Chemical time delays are pyrotechnic devices which are designed to burn for specific periods of time, from under a millisecond to several seconds, to produce a desired delay in the reaction sequence of either military or civilian pyrotechnics. They are widely used in mining operations, where blasting efficacy is significantly enhanced by having slight delays between sequential explosive charges being ignited, such as is demonstrated in the video below:
The time delays in widespread use today typically involve environmentally hazardous materials, including lead oxides, chromates, azides, and perchlorate. Fully electronic delays are slowly gaining market share, as they provide exceptional reliability and precision, but their higher cost has limited their adoption. Thus, the goal of this work is to develop environmentally-friendly time delay compositions or architectures which provides comparable burn rates and reliability at a comparable cost to the standard delay compositions in use today.
In an article research published in ACS Sustainable Chemistry & Engineering, we explored one approach to creating chemical time delays based on the interrupted reaction of physical vapor deposited reactive nanolaminates, materials which store significant chemical energy in a heterogeneous microstructure composed of alternating layers of two or more reactants with a negative heat of mixing – in this case, Al and Ni. Typically, once an Al/Ni nanolaminate or foil is ignited, it will propagate at high rates (2-12 m/s) until the reaction is either quenched due to heat losses or the entire foil is reacted. By introducing a woven polymeric substrate, we generate physical discontinuities in the Al/Ni during deposition and create a controlled and constrained network of Al/Ni particles. The interruption of heat and mass transfer at the particles’ interfaces causes delays in the reaction velocity as unreacted particles need to be heated by their reacted neighbors until they can ignite and react.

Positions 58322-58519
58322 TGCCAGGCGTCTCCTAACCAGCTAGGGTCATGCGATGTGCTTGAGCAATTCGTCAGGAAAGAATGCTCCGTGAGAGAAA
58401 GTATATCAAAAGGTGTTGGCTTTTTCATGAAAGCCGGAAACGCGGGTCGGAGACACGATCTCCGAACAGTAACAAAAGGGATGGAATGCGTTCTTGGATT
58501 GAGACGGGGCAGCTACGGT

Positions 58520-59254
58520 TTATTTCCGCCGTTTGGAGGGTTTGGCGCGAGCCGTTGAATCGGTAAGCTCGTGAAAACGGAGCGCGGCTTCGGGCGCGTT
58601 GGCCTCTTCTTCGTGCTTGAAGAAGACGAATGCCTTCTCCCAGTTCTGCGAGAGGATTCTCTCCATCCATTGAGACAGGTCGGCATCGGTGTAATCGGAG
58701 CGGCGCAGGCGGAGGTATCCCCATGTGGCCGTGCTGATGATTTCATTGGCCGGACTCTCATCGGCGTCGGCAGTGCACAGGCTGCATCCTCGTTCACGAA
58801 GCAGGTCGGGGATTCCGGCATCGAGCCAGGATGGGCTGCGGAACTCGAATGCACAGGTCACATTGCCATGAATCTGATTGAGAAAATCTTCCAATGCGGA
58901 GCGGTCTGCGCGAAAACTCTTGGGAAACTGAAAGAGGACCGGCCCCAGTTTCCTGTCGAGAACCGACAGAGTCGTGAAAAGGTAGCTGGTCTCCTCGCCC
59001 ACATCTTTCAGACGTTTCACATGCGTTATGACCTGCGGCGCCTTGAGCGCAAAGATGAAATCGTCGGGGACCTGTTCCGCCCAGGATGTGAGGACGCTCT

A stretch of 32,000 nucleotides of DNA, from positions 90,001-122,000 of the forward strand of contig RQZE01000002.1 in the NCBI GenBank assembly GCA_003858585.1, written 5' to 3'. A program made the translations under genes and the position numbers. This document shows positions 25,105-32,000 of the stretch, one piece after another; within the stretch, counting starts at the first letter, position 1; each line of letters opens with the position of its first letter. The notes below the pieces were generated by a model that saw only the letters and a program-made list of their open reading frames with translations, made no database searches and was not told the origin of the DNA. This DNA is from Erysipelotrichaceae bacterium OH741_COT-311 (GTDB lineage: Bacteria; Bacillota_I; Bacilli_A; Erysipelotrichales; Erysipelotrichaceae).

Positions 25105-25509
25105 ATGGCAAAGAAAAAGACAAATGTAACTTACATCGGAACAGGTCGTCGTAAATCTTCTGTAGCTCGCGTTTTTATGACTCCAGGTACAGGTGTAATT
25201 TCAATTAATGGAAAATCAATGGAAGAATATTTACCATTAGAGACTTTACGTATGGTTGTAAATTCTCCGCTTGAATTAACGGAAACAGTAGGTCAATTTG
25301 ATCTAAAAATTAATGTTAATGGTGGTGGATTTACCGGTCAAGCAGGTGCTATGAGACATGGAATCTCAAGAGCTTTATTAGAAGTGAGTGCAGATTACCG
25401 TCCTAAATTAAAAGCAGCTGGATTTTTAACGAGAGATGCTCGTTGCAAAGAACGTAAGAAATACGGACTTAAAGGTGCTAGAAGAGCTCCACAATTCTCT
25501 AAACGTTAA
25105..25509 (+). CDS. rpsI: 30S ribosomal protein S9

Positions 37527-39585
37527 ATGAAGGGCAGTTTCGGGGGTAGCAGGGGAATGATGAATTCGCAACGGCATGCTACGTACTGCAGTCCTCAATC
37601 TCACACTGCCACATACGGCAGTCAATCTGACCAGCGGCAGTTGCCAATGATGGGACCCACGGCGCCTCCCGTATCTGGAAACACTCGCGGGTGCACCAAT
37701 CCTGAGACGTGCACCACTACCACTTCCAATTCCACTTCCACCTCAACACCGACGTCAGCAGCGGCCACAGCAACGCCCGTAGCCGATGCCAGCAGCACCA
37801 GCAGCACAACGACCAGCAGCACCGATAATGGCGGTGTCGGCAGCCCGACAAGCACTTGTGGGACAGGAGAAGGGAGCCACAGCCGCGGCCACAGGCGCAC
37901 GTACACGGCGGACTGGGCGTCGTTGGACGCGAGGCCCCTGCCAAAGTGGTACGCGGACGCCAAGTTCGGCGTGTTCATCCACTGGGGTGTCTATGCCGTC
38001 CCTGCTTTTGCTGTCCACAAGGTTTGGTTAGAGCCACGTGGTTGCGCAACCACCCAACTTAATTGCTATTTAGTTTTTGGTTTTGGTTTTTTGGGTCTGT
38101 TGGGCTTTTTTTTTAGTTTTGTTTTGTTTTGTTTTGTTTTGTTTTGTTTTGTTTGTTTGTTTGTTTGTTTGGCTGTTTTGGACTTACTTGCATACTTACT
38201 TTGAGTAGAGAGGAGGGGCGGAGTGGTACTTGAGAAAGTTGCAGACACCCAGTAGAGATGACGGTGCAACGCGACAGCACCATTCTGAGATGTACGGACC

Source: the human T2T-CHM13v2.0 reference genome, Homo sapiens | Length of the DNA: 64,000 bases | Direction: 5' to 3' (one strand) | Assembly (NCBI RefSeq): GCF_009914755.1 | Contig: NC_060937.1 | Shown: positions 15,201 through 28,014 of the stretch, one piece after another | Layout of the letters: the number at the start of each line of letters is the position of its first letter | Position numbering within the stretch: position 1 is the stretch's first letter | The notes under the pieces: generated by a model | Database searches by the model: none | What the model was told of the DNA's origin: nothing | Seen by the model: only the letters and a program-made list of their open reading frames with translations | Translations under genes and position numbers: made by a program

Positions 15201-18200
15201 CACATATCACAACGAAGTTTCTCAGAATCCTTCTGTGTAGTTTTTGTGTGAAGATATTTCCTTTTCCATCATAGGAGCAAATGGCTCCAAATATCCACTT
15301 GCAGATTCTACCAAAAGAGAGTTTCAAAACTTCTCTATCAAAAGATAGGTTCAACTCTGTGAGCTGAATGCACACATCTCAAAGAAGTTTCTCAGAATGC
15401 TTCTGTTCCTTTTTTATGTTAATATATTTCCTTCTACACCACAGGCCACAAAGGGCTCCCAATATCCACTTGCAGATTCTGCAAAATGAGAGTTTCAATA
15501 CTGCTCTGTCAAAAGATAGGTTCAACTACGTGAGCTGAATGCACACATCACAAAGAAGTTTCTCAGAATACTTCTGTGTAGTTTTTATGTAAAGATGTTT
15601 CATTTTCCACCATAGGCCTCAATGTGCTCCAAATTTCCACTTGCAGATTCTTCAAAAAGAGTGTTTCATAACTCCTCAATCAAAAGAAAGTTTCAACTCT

The properties of the Al/Ni particles (the characteristic spacing of the reactants, the total thickness of the particles) as well as of the polymeric mesh (wire diameter, weave pattern, and chemical composition) all have an impact on the resulting burn rate. Overall, this method provides a ~100x reduction in the reaction velocity of Al/Ni nanolaminates and provides a broadly tunable platform to generate elements with burn times suitable to chemical time delays.
Another approach we are investigating to producing environmentally friendly chemical time delays relates to our development of reactive nanocomposite powders for 3D printing. In collaboration with researchers at the Charles Stark Draper Laboratory and Jennifer Lewis’ lab at Harvard, we have developed a method and material for 3D printing reactive Al/Zr/C nanocomposite powders which exhibit slow, controlled reaction velocities.
This work, which is under review at Advanced Materials Technologies, was primarily aimed at developing a new method to fabricate robust 3D printed electrical conductors on demand via a self-propagating high-temperature synthesis reaction. Due to the exceptionally slow and stable reaction velocities exhibited by these materials, we are now investigating them as candidate materials for environmentally-friendly chemical time delays.